Curtain comes down on hurling’s leading light Henry Shefflin

Decorated star only made up his mind watching Kilkenny play Clare last weekend

Henry Shefflin addressing the assembled media: “Of course you’d love to keep going but I’m 36 not 26 and I knew that day was coming.” Photo: Morgan Treacy/Inpho

Henry Shefflin addressing the assembled media: “Of course you’d love to keep going but I’m 36 not 26 and I knew that day was coming.” Photo: Morgan Treacy/Inpho

 

It mightn’t have been the theatre of his specific dreams but it was in a way appropriate that the curtain came down on Henry Shefflin’s record-breaking inter-county career on stage of the Set Theatre in Langton’s Hotel, Kilkenny.

Before a large gathering of media and members of the public, modern hurling’s most iconic figure took his leave of the game at its top level, a decision he said he had reached last weekend watching Kilkenny play Clare.

He spoke about how it had crossed his mind last September when picking up an 10th All-Ireland medal after a subdued championship of being no longer first-choice.

“You’re up there last September and it’s a year away, anything can happen, and there’s a realisation that this could be the last one. That’s happened to me for the last couple of years, so I’m absolutely delighted I got another couple of All-Irelands out of it.”

Taken aback

“I’m very comfortable because there is pressure playing with Kilkenny, pressure being Henry Shefflin. Of course there is. And pressure of ‘will he stay or will he go?’ I’m very comfortable with and happy in my decision – I said in the statement, personally contented.”

This has been a long-running saga. Ever since last September’s All-Ireland the question has been asked and he acknowledged that he had been grateful for Ballyhale’s run in the club championship, which was deployed as a barrier against having to find an answer. That obstacle was removed last week when he played in a third All-Ireland club winning side and afterwards undertook to come to a decision within a week.

He met Kilkenny manager Brian Cody last Friday.

“He very much said ‘you’re welcome back with open arms but it’s very much your own decision’. He didn’t tell me to go and he didn’t tell me to stay; he left it open to myself and he gave me that option of coming back . . .

“I’m in good physical condition. There’s a good opportunity of Kilkenny being successful. It’s March time now; there’s only a few months to go. And, you know, your heart telling you, you don’t want to let go. They were very much the arguments for staying on.

“Then you were like, ‘Is now the best time to go? You’re 36 years of age. It’s a great opportunity’. There were so many other things that, on a positive side as well, and just when I weighed them all up, now was the correct time to make the decision.”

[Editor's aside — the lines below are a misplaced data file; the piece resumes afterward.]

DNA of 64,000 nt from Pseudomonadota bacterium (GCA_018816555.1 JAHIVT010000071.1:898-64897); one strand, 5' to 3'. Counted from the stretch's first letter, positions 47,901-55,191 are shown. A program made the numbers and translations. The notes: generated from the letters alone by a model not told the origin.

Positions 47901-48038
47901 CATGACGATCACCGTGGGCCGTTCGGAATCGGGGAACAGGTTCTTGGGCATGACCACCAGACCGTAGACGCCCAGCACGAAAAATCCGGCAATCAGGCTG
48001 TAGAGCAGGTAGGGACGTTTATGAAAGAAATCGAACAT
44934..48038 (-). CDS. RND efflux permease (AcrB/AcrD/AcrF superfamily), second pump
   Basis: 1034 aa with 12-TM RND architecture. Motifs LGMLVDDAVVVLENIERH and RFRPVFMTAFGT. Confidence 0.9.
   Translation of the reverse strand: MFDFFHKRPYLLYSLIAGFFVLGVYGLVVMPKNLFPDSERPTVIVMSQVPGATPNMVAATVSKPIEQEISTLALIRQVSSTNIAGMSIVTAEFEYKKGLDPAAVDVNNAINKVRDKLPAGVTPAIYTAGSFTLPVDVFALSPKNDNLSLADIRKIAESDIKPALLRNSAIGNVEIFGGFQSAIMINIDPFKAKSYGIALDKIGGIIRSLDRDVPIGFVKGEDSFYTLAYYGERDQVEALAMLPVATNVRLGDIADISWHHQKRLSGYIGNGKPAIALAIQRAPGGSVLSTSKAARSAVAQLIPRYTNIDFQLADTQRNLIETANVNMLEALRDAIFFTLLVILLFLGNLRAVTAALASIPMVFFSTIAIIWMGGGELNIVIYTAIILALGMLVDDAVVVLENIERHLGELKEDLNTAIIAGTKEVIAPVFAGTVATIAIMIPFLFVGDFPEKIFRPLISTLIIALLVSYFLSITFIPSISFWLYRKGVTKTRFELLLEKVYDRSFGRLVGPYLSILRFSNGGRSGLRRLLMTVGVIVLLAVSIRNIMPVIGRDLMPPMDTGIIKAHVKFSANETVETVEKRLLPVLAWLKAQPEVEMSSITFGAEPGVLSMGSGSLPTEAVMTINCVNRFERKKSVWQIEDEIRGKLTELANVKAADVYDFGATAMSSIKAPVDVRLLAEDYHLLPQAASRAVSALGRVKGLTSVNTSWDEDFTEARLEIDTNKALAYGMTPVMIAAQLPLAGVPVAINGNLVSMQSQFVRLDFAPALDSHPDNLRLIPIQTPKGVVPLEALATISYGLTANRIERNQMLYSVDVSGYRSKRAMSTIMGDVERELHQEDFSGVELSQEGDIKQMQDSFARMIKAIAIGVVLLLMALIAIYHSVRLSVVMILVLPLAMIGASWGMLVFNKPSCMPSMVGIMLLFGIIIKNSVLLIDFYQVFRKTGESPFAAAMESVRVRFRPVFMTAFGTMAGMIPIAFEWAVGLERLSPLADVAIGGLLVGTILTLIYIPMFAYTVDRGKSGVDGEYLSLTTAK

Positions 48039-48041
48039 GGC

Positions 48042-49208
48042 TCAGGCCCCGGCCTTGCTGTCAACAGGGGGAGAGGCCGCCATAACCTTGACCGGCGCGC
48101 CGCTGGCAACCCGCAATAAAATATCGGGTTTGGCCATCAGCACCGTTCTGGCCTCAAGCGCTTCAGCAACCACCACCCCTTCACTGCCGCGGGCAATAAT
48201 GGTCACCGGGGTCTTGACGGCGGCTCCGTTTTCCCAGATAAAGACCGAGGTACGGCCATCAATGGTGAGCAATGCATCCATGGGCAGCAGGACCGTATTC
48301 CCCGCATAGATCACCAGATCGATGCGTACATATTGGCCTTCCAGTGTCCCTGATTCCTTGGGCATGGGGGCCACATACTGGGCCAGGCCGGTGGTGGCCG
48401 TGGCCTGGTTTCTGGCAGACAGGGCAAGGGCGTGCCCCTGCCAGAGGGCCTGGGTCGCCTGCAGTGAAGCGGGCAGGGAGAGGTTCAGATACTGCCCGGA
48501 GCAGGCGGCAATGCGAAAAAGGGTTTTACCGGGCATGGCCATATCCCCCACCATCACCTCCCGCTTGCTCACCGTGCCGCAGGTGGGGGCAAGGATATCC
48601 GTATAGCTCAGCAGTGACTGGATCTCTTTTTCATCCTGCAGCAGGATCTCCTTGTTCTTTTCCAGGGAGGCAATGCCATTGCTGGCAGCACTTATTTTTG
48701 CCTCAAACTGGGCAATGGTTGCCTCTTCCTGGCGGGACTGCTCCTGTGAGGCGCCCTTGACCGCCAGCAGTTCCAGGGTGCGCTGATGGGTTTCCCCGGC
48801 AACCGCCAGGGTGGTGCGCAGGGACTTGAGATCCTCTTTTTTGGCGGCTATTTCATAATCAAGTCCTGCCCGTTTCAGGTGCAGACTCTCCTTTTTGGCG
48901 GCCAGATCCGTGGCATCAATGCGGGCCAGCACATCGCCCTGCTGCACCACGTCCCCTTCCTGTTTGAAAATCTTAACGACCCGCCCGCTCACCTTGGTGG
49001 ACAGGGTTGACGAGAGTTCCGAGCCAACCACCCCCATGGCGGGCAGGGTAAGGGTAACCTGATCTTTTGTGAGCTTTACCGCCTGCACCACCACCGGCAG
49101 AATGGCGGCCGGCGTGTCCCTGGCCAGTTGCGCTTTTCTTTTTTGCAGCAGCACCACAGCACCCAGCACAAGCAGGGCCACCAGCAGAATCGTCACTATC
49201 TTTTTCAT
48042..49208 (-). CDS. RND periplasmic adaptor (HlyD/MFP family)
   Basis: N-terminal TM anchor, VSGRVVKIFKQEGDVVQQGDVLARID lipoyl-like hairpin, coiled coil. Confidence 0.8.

“And as well – do you want to go in and be a sub and not play? All those things come into it. I’m not going to be human if I didn’t say that so you look and you say, ‘Is there an opportunity for yourself to be sitting on the bench and maybe not playing?’ I love playing the game, that’s what I love doing so all those things, you weigh up all those things and you make the right decision for yourself then.”

When asked about regrets he identified the 2010 All-Ireland final but in an ambivalent reflection on the day that Tipperary denied Kilkenny an unprecedented five successive All-Irelands, he didn’t identify his performance as much as the decision to play after damaging his cruciate.

“Of course there is regret. Playing in that All-Ireland in 2010. If I was back again would I do it? No, I wouldn’t. I myself would but Brian and the medical team would probably say, ‘No, it’s not the right thing to do’.

“And I’m sure there were matches where I didn’t perform. There were occasions where I didn’t enjoy it as much as I should, where I put too much pressure on myself and all those kind of things . . . When I was younger I probably didn’t enjoy the success as much. I just moved onto the next year and said, ‘What do I have to do now to get ready?’

Hardest part

Breaking with the playing group and training, he said was the hardest part. Coming into Langton’s on random spring nights with the business of the season still on the horizon was something that he’d most miss.

Time for new horizons.

“Of course you’d love to keep going but I’m 36 not 26 and I knew that day was coming. Being a sub last year was difficult, it was totally new to me, and I’ve spoken about it. But I very much enjoyed the year. Come the end of it Kilkenny were successful and I played a part, as did the other players.”

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